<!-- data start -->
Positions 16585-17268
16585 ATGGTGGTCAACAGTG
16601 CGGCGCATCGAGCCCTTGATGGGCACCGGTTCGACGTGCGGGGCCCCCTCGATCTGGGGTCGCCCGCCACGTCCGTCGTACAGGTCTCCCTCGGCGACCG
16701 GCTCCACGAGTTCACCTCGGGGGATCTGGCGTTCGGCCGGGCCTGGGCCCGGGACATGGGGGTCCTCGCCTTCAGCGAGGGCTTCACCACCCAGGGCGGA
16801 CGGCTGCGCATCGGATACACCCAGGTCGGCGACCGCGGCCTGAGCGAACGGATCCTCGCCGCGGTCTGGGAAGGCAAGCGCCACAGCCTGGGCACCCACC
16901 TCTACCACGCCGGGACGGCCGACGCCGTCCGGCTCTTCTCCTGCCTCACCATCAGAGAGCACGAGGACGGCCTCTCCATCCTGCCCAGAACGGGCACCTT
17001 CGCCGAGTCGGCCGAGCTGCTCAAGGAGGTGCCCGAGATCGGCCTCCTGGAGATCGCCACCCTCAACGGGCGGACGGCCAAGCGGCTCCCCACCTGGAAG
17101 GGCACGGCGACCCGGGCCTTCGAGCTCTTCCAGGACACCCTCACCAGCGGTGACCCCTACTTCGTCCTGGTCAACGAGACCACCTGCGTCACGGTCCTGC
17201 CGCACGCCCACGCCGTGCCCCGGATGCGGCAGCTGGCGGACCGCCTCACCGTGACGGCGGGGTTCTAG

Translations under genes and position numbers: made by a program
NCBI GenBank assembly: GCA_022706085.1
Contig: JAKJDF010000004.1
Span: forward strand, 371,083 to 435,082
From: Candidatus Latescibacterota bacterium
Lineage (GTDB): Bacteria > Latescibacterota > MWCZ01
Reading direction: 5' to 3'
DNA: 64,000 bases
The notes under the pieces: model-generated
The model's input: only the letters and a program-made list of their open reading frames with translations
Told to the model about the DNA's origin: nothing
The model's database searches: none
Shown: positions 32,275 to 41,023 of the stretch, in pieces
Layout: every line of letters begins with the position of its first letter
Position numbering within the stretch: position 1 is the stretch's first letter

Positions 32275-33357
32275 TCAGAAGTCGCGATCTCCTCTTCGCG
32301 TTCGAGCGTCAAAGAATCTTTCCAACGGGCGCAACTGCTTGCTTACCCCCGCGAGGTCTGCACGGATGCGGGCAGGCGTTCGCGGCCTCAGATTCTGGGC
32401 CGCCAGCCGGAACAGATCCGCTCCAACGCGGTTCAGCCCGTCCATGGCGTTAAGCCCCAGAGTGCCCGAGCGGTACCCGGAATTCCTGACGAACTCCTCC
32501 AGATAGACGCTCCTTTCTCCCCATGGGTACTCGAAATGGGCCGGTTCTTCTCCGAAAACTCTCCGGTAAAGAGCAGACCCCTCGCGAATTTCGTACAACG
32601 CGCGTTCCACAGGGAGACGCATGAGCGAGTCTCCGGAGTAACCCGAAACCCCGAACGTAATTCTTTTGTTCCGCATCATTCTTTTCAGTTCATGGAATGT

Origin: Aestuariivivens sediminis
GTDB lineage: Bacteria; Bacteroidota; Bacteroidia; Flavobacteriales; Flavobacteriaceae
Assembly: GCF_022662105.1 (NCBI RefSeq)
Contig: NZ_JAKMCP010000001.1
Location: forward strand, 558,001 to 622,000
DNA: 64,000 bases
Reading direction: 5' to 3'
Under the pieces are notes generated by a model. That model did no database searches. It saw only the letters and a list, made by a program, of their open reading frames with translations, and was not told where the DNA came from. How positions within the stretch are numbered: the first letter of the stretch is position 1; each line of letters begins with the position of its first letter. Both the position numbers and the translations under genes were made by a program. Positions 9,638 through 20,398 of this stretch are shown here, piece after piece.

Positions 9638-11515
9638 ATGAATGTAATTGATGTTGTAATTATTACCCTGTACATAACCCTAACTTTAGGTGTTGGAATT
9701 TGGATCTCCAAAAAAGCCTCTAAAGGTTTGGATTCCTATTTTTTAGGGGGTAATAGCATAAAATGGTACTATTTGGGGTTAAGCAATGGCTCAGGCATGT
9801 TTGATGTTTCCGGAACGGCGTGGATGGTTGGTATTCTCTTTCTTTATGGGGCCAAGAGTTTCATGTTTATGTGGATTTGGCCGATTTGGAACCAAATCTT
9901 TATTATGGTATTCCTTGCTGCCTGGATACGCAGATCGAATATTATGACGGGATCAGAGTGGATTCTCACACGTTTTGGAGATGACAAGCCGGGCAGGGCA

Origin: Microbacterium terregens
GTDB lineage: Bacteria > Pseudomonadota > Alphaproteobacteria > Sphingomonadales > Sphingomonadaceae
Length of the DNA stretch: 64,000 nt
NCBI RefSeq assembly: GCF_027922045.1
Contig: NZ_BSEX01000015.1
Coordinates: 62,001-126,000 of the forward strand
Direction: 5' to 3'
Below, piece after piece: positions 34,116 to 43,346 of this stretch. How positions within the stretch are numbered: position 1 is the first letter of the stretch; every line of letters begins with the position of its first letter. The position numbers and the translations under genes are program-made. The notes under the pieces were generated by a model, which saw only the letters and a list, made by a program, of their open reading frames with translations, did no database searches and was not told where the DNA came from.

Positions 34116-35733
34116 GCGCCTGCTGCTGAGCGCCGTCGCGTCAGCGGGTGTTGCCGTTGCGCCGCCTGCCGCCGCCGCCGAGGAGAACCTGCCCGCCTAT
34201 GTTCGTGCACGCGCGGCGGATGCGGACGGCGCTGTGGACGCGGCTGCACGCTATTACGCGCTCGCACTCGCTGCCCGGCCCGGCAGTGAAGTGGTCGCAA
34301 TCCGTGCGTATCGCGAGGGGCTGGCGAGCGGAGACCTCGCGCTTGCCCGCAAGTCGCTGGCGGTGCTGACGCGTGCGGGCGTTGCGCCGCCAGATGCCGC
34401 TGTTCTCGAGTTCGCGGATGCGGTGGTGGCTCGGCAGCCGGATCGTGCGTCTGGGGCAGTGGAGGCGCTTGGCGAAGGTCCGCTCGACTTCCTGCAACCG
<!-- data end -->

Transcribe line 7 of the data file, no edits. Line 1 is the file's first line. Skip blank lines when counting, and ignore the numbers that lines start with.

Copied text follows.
17001 CGCCGAGTCGGCCGAGCTGCTCAAGGAGGTGCCCGAGATCGGCCTCCTGGAGATCGCCACCCTCAACGGGCGGACGGCCAAGCGGCTCCCCACCTGGAAG